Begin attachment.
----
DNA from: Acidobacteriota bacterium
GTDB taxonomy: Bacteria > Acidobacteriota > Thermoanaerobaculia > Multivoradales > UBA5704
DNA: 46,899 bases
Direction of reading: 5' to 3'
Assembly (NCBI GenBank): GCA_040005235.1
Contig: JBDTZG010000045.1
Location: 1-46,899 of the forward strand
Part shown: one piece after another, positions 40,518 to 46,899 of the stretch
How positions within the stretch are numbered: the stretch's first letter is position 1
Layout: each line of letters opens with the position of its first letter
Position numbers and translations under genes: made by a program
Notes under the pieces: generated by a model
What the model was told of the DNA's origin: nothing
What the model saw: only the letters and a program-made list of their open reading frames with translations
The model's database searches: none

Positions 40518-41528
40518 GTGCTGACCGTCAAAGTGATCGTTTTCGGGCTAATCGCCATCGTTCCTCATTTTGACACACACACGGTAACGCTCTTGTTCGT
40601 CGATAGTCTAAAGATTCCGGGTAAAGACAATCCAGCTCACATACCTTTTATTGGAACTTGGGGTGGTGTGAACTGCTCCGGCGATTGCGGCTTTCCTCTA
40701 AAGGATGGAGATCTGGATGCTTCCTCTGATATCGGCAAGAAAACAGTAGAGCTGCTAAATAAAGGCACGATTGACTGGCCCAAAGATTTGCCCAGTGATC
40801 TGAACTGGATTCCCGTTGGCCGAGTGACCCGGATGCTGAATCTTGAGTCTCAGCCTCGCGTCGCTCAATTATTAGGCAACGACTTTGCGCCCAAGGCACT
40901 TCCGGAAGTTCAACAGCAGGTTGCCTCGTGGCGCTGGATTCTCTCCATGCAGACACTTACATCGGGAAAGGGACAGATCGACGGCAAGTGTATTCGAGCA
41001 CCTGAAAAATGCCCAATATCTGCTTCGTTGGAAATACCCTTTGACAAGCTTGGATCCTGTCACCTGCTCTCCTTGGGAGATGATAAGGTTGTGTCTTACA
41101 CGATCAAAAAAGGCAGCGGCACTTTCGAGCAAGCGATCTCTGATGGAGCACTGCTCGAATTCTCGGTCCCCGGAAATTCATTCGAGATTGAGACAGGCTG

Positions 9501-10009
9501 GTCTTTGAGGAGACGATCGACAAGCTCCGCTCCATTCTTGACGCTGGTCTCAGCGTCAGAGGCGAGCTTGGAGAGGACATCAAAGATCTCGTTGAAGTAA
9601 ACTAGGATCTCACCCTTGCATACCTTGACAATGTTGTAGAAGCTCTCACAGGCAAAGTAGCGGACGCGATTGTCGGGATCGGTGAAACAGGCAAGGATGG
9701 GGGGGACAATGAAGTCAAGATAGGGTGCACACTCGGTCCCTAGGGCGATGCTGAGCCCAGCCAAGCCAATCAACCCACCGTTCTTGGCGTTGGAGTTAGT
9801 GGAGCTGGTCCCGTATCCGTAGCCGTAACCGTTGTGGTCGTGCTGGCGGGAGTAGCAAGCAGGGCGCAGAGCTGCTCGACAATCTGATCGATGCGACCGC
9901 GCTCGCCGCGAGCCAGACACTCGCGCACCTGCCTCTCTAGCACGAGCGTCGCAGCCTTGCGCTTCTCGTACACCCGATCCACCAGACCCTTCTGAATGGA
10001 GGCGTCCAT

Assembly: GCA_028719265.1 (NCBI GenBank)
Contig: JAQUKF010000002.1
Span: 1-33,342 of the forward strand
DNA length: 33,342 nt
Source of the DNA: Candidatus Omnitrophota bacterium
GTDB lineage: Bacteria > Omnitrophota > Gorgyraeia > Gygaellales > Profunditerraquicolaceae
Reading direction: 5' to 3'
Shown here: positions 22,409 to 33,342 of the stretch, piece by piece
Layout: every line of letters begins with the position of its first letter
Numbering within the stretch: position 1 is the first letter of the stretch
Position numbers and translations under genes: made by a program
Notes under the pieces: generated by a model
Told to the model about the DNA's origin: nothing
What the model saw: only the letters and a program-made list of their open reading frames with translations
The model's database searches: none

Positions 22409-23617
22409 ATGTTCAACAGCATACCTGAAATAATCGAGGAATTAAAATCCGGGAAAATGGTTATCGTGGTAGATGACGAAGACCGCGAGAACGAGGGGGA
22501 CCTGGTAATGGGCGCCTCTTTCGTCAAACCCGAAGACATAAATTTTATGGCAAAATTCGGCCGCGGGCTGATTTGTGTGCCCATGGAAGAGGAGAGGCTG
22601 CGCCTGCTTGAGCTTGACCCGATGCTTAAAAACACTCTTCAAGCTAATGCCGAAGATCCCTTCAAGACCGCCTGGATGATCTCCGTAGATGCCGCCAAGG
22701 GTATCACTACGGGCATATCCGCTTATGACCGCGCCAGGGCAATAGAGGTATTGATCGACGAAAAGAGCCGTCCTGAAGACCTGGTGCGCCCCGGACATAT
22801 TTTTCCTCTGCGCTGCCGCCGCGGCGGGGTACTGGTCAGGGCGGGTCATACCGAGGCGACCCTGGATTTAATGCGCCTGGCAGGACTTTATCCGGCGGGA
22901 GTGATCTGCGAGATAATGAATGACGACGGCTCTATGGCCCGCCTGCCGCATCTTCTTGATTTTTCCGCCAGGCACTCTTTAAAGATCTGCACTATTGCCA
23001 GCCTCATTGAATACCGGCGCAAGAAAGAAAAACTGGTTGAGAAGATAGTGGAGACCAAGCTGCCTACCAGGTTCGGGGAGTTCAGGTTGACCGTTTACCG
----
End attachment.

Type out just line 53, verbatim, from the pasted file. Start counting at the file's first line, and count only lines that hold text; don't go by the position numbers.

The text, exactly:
23001 GCCTCATTGAATACCGGCGCAAGAAAGAAAAACTGGTTGAGAAGATAGTGGAGACCAAGCTGCCTACCAGGTTCGGGGAGTTCAGGTTGACCGTTTACCG